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The Best of Strategies for the Times of Crisis

26.June 2019

We at Quantpedia are not the only ones who are interested in finding strategies that can be used to mitigate the impacts of the large equity corrections. We have already written a short article about a lottery/skewness strategy in commodities, which offers some protection in a time of crisis. Our users can also screen a list of strategies that can be used as a hedge/diversification for equity markets during downturns. A new research paper written by Harvey, Hoyle, Rattray, Sargaison, Taylor and Van Hemert explores the same question and analyzes the performance of different tools that investors could deploy during equity bear markets. We sincerely recommend it …

Authors: Harvey, Hoyle, Rattray, Sargaison, Taylor, Van Hemert

Title: The Best of Strategies for the Worst of Times: Can Portfolios be Crisis Proofed?

Link: https://papers.ssrn.com/sol3/papers.cfm?abstract_id=3383173

Abstract:

In the late stages of long bull markets, a popular question arises: What steps can an investor take to mitigate the impact of the inevitable large equity correction? However, hedging equity portfolios is notoriously difficult and expensive. We analyze the performance of different tools that investors could deploy. For example, continuously holding short-dated S&P 500 put options is the most reliable defensive method but also the most costly strategy. Holding ‘safe-haven’ US Treasury bonds produces a positive carry, but may be an unreliable crisis-hedge strategy, as the post-2000 negative bond-equity correlation is a historical rarity. Long gold and long credit protection portfolios sit in between puts and bonds in terms of both cost and reliability. Dynamic strategies that performed well during past drawdowns include: futures time-series momentum (which benefits from extended equity sell-offs) and a quality strategy that takes long/short positions in the highest/lowest quality company stocks (which benefits from a ‘flight-to-quality’ effect during crises). We examine both large equity drawdowns and recessions. We also provide some out-of-sample evidence of the defensive performance of these strategies relative to an earlier, related paper.

Notable quotations from the academic research paper:

"The typical investment portfolio is highly concentrated in equities leaving investors vulnerable to large drawdowns. We examine the performance of a number of candidate defensive strategies, both active and passive, between 1985 and 2018, with a particular emphasis on the eight worst drawdowns (the instances where the S&P 500 fell by more than 15%) and three US recessions. To guard against overfitting, we provide out-of-sample evidence of the performance of these strategies in the 2018Q4 drawdown that occurred after we wrote an earlier, related paper.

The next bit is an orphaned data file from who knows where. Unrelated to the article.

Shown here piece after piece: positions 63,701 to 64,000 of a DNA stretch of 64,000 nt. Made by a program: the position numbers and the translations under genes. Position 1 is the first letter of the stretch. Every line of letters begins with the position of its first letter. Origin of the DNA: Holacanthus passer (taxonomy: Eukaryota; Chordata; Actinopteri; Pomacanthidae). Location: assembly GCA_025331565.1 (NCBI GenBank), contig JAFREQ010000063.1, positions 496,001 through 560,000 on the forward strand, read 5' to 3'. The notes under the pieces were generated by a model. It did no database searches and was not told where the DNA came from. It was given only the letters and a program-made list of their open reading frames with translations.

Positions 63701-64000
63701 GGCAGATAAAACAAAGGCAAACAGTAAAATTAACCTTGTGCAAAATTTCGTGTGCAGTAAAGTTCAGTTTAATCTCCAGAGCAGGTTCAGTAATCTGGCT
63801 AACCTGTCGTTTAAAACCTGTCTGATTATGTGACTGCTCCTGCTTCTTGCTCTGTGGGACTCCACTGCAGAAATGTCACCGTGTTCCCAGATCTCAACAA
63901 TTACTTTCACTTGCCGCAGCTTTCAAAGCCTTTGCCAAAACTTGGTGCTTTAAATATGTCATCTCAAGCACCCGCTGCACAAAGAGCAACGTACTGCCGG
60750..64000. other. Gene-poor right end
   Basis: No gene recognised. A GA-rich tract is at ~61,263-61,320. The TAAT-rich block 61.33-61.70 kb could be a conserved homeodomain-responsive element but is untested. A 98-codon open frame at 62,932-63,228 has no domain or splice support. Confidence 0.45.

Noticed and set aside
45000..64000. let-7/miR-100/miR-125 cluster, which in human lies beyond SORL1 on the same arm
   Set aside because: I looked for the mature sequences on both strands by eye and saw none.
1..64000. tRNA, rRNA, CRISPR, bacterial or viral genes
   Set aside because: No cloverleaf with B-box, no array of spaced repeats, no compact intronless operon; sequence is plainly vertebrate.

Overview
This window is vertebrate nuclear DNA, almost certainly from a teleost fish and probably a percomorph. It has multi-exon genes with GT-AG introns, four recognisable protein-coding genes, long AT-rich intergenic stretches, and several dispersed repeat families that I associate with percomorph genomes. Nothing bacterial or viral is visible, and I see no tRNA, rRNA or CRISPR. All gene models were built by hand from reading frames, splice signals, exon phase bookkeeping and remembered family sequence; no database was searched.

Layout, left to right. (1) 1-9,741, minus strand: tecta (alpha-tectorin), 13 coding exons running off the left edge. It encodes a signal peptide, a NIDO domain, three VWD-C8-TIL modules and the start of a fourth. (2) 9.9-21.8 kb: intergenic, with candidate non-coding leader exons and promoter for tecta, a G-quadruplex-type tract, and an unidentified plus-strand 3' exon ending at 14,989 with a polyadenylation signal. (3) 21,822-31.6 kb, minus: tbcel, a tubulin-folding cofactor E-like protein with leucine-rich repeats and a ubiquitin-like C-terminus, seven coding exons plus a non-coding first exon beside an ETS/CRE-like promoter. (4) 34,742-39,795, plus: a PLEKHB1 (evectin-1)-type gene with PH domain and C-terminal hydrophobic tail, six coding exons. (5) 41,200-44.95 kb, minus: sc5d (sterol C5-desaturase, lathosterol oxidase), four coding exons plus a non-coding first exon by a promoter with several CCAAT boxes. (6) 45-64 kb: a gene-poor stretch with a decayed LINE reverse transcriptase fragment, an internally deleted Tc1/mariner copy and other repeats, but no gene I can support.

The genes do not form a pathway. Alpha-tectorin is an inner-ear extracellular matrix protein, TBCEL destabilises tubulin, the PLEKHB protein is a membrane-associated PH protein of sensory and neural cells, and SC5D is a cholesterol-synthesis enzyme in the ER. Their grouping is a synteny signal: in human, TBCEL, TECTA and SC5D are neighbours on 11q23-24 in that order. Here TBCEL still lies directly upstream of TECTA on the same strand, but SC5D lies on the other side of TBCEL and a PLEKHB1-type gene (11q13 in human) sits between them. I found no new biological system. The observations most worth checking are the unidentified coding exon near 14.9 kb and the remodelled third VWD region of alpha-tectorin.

We begin with two passive strategies, both of which benefit directly from a falling equity market. A strategy that buys, and then rolls, one-month S&P 500 put options performs well in each of the eight equity drawdown periods. However, it is very costly during the ‘normal’ times, which constitute 86% of our sample and expansionary (non-recession) times, which constitute 93% of our observations. As such, passive option protection seems too expensive to be a viable crisis hedge. A strategy that is long credit protection (short credit risk) also benefits during each of the eight equity drawdown periods, but in a more uneven manner, doing particularly well during the 2007-2009 Financial Crisis, which was a credit crisis. Nevertheless, the credit protection strategy is less costly during normal times and non-recessions than the put buying strategy.

Next, we consider so-called ‘safe-haven’ investments. A strategy that holds long positions in 10-year US Treasuries performed well in the post-2000 equity drawdowns, but was less effective during previous equity sell-offs. This is consistent with the negative bond-equity correlation witnessed post-2000, which is atypical from the longer historical perspective. As we move beyond the extreme monetary easing that has characterized the post-Financial Crisis period, it is possible that the bond-equity correlation may revert to the previous norm, rendering a long bond strategy a potentially unreliable crisis hedge. A long gold strategy generally performs better during crisis periods than at normal times, consistent with its reputation as a safe-haven security. However, its appeal as a crisis hedge is diminished by the fact that its long-run return, measured over the 1985-2018 period, is close to zero and that it carries substantial idiosyncratic risk unrelated to equity markets.